Dahl Memorial Healthcare Association, a private, nonprofit facility that houses a nursing home, clinic and hospital in Ekalaka, has received a $95,000 grant for a yearlong study into how telemedicine is used to provide primary health care.
Grant money will be used to buy equipment that will allow a primary care physician, in a location other than the patient, to receive the real-time clinical information needed to make decisions about a patient’s health. A nurse with the patient in the community of about 350 people will help facilitate the visit.
Money will also be used to train staff and test the primary care telemedicine model. Included in the study will be an in-depth look at primary care telemedicine models used in other remote locations. Examples include rural health networks in Alaska and use of telemedicine for workers in remote locations like oil rigs in the Gulf of Mexico.
Both Billings Clinic and Glendive Medical Center are providing clinical expertise. Eastern Montana Telemedicine Network (EMTN) is providing the technical support to design and implement a “new model of primary care though telemedicine,” said Thelma McClosky Armstrong, director of EMTN at Billings Clinic.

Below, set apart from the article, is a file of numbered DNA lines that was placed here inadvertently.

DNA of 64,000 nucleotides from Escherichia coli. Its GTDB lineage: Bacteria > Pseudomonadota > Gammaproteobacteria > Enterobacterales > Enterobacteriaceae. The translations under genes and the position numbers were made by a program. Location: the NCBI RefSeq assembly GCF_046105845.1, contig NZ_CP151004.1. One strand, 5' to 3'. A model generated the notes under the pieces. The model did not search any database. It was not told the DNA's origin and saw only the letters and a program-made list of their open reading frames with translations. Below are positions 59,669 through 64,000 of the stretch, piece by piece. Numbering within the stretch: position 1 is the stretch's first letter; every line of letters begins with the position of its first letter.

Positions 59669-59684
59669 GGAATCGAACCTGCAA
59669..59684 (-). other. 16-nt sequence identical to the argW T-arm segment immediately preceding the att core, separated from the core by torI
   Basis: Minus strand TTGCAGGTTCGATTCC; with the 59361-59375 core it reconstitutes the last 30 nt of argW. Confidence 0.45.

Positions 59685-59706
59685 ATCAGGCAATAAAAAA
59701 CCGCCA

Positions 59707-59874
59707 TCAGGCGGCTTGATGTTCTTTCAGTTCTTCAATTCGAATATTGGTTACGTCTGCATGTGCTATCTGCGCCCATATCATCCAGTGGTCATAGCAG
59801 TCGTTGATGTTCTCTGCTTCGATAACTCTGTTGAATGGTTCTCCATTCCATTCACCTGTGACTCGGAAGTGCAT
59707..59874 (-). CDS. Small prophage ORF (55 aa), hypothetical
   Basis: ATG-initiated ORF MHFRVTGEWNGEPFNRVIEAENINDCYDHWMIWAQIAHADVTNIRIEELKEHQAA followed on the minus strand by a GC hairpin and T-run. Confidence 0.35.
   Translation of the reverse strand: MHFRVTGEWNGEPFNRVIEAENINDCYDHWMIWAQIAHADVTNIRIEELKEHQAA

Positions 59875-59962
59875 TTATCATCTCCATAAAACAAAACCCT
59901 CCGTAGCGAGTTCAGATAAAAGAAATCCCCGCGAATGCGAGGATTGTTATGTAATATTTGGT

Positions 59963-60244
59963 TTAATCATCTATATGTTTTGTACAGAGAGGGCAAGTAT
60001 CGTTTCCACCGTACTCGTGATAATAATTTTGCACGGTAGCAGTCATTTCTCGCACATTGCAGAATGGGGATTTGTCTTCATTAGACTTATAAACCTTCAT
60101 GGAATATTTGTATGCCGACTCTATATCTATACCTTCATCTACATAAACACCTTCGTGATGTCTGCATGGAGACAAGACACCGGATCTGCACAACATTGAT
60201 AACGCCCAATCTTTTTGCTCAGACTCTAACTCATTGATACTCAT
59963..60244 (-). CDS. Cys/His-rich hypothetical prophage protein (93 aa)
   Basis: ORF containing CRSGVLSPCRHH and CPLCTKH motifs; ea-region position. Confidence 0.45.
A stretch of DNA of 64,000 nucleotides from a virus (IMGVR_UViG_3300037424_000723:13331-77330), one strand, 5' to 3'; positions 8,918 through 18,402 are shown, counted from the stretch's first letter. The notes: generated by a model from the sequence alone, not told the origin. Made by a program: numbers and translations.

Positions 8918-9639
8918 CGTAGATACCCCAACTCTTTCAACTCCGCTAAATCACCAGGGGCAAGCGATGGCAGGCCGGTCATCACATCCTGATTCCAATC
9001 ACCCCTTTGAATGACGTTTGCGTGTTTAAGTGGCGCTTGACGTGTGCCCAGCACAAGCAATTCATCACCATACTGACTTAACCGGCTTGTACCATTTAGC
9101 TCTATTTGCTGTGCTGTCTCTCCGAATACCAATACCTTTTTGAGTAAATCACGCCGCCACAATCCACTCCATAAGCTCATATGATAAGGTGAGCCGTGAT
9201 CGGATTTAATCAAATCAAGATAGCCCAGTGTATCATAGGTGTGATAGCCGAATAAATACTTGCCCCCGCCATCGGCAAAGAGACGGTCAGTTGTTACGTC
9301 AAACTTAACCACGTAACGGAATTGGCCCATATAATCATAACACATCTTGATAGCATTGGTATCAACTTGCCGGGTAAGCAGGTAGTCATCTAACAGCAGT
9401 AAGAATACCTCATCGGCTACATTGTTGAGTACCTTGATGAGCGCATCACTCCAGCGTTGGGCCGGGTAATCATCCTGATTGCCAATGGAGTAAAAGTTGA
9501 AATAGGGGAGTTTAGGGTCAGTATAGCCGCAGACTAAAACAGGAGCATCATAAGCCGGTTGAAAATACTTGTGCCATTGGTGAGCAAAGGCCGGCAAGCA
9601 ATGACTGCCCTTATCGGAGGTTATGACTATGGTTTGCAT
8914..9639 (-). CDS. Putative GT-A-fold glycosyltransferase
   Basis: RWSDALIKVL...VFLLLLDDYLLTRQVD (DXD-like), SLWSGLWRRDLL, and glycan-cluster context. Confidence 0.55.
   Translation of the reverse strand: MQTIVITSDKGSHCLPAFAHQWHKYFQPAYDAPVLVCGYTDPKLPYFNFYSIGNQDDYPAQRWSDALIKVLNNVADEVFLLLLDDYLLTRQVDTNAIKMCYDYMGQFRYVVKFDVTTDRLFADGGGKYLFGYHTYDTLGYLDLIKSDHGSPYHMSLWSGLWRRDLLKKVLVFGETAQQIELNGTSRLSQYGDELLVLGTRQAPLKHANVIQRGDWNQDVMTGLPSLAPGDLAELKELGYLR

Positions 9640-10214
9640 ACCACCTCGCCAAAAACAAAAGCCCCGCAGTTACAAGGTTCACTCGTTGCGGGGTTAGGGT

“Billings Clinic’s commitment to increasing access for rural communities in our region to quality health care will be further strengthened through this opportunity,” McClosky Armstrong said.
The bulk of the grant, $85,000, will be provided by federal funds from the Health Resources and Services Administration. The remaining $10,000 will come from the Montana Health Network’s foundation, Rural Health Development. Montana Health Network’s primary purpose is to support hospitals and nursing homes in the state of Montana with the research and development of products and services as well as collaboration for cost-saving efficiencies.
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